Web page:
I have not been a huge fan of this particular 'holiday' for ages. I am not even sure why we feel a need to celebrate how a crafty Italian adventurer conned the queen of Spain into bankrolling him to cruise around looking for fame and fortune and maybe the east side of Asia. He certainly did not "discover" America and had no clue where he was when his small fleet made landfall. 'Nuff said!
There is little doubt that the Irish monk, St. Brendan the Navigator, had been across the Atlantic. After all, Ireland is lot closer than Spain if you follow a route similar to and opposite of that which Charles Lindbergh flew close to ninety years ago. It is likely that some seafarers from Wales also made the journey and certainly a number of Vikings traveled from Scandinavia to Iceland, Greenland and the maritime regions of what is now Canada. In short, there are many legends and artifacts to attest to the fact of various journeys from Europe to the "New World" substantially earlier than 1492.
So if we are going to celebrate a Discoverer's Day it could as well be January 30, May 11, September 17 or the second fifth Friday in any particular month and year. We have no way to know who was really 'first' and when that landfall was made. And it really doesn't matter.
As for indigenous people, I actually have a lot of sympathy for them because since substantial numbers of Europeans began to arrive, most of the tribes have caught a lot of hell and been mistreated, lied to and abused in many ways. However, I do get my back up a little bit at the term "Native American" since I am as native as anyone else, having been born here and being able to trace my ancestors, at least the bulk of them, back for a good three centuries on this overall piece of real estate.
A few anthropologists might still argue a bit but it is fairly well accepted that the ancestors of the modern tribes in North America did come out of the northern quadrant of Asia and worked their way down from what is now Alaska into north, central and even south America. So why are they "more native" than the Caucasians who sailed across the Atlantic? It's just a matter of a millennia or so. As far as we know, they did not displace any preexisting residents, at least no human ones, but I don't think we are a hundred percent sure of this.
It is a fact that the beings who became modern humans probably originated and dispersed out of Africa, maybe even while the land mass of the newish planet Earth was closer to being a single continent than it is now. I mean, who was there to observe? And as various groups, bands and tribes migrated and dispersed, some went into new and unoccupied land and others may have overrun, absorbed, or eradicated previous dwellers. I do not say that is right or good or anything else, but it is a fact.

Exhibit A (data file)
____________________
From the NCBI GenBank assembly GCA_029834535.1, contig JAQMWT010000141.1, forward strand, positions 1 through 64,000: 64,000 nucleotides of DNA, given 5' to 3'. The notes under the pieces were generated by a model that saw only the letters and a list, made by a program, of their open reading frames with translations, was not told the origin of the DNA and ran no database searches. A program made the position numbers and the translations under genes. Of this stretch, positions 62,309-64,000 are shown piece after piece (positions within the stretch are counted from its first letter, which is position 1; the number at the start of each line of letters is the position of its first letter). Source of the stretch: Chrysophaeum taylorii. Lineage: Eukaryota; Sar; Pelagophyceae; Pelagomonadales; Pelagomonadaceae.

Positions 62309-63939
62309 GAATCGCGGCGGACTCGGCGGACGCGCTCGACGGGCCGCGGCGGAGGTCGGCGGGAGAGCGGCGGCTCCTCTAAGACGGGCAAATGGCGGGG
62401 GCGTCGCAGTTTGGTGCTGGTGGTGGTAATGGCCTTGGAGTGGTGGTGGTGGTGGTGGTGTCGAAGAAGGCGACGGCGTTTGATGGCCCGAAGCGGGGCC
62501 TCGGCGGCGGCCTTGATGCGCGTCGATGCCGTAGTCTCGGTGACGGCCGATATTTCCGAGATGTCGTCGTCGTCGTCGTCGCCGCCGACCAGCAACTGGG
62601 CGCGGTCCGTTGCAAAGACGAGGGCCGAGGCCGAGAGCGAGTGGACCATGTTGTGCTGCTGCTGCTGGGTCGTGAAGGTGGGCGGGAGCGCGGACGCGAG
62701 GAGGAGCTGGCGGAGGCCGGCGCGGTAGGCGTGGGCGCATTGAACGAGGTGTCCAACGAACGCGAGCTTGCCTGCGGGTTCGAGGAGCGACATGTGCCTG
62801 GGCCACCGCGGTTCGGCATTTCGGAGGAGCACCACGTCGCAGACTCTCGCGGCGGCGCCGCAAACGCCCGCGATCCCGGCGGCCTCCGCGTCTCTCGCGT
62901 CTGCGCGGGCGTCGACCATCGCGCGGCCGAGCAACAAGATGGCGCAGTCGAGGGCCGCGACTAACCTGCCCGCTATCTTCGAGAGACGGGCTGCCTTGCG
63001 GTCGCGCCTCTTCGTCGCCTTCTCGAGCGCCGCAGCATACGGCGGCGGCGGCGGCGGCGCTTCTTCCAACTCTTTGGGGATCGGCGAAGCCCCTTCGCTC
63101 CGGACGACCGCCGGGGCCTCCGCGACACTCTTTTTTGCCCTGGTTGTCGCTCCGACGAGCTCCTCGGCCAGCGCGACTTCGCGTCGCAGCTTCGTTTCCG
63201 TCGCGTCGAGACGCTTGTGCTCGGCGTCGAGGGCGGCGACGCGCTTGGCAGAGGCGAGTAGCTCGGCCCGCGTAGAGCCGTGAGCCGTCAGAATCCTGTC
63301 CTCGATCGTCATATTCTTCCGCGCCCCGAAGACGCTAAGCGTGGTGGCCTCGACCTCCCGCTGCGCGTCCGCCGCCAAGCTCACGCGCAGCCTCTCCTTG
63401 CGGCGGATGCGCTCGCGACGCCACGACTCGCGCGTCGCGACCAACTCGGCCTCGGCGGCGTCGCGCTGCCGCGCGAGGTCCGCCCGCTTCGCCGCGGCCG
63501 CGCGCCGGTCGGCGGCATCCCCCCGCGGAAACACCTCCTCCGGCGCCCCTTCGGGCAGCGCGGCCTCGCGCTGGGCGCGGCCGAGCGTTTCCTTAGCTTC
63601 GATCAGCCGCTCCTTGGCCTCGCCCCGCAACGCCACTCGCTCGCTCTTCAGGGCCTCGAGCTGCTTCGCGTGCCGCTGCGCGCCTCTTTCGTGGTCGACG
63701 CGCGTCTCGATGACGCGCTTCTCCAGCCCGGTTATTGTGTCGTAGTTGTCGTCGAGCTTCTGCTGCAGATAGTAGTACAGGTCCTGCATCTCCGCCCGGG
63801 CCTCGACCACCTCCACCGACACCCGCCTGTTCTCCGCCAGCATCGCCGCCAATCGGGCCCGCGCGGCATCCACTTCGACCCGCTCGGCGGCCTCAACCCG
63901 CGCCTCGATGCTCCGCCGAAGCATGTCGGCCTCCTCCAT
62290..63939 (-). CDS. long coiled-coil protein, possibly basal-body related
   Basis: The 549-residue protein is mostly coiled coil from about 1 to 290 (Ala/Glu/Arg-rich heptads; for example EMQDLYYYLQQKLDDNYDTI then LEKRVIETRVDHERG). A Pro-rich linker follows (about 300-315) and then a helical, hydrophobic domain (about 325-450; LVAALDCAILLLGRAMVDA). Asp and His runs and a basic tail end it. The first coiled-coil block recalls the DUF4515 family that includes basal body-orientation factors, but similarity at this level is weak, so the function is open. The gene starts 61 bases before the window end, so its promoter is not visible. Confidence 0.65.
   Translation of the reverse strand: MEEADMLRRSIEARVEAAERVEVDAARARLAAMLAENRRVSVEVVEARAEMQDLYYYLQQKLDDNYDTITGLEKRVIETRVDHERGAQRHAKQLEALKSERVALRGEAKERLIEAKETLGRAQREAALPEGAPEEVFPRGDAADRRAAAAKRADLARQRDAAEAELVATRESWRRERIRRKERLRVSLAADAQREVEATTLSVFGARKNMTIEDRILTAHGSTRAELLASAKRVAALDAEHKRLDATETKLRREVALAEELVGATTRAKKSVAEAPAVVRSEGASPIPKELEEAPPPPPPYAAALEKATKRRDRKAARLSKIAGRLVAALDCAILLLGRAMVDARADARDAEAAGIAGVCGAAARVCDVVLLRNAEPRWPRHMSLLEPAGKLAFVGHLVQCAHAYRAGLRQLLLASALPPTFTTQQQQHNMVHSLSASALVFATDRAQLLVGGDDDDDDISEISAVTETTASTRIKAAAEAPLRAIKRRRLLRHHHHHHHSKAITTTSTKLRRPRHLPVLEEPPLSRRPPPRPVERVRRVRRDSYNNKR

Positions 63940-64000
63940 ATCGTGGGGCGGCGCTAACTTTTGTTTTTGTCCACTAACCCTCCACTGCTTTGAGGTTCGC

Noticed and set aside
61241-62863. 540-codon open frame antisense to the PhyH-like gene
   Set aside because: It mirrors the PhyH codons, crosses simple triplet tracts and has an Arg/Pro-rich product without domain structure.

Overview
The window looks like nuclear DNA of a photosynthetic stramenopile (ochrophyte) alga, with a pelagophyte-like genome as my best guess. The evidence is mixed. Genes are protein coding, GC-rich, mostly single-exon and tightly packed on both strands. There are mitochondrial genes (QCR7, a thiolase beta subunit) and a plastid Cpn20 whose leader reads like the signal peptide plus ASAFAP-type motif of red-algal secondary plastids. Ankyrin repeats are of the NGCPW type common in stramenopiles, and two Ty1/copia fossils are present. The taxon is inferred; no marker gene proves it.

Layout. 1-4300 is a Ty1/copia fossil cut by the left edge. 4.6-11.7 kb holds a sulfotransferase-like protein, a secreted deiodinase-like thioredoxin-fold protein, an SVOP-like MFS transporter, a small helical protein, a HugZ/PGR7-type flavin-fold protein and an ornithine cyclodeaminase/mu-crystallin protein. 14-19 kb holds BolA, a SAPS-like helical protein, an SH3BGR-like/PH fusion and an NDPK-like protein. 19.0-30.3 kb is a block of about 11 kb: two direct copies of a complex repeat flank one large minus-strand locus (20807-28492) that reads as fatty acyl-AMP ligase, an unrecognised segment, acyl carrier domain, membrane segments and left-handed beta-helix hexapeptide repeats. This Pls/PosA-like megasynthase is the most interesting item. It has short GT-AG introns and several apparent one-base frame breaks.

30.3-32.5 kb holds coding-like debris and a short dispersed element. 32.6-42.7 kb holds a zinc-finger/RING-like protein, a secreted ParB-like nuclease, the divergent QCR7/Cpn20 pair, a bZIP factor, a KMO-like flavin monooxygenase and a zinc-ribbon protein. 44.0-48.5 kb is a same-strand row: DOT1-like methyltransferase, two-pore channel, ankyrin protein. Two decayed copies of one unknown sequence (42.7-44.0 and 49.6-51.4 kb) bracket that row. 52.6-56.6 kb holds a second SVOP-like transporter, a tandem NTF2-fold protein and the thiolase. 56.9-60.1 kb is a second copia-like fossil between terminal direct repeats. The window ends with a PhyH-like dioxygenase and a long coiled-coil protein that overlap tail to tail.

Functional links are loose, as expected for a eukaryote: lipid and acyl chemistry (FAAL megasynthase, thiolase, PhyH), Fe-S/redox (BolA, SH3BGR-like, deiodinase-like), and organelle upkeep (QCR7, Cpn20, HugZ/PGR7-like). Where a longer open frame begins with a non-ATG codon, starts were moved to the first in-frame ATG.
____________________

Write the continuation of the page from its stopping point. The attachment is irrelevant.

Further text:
So, who is "native" of any place is highly questionable and subject to a great deal of debate. Yes, today's "Indians" (incorrectly termed this since that scam artist Italian thought he had reached the East Indies, a term used in ancient times and somewhat more recently as well for the southeastern area of the Asian continent where wonderful spices and great wealth was believed to exist) were here when most of the ancestors of modern U. S. citizens arrived. We probably took possession without much due process. Not the first time and likely not the last. When we eventually go out into the greater universe it will probably happen again. Humans are greedy, rapacious and despite a thin veneer of civilization still mostly observe that might makes right. Most of us are pretty shitty folks!
In short, I am fine with an Indigenous Peoples Day--let's have one world-wide and sponsored by the United Nations and do it up in good style. There are lots of indigenous groups on every continent. I am not fine with Columbus Day, but if we were to declare a Discoverer's Day, perhaps we could both placate and piss off a lot of folks. Being of Irish and Welsh descent in good part, I'd be happy to recognize their adventuring efforts and according to what I've seen on TV, Vikings were big, bold sexy guys, so let's recognize them too! Forget Columbus; what the heck did he do?
Welcome to my World
Welcome to the domain different--to paraphrase from New Mexico's capital city of Santa Fe which bills itself "The City Different." Perhaps this space is not completely unique but my world shapes what I write as well as many other facets of my life. The four Ds figure prominently but there are many other things as well. Here you will learn what makes me tick, what thrills and inspires me, experiences that impact my life and many other antidotes, vignettes and journal notes that set the paradigm for Dierdre O'Dare and her alter ego Gwynn Morgan and the fiction and poetry they write. I sell nothing here--just share with friends and others who may wander in. There will be pictures, poems, observations, rants on occasion and sometimes even jokes. Welcome to our world!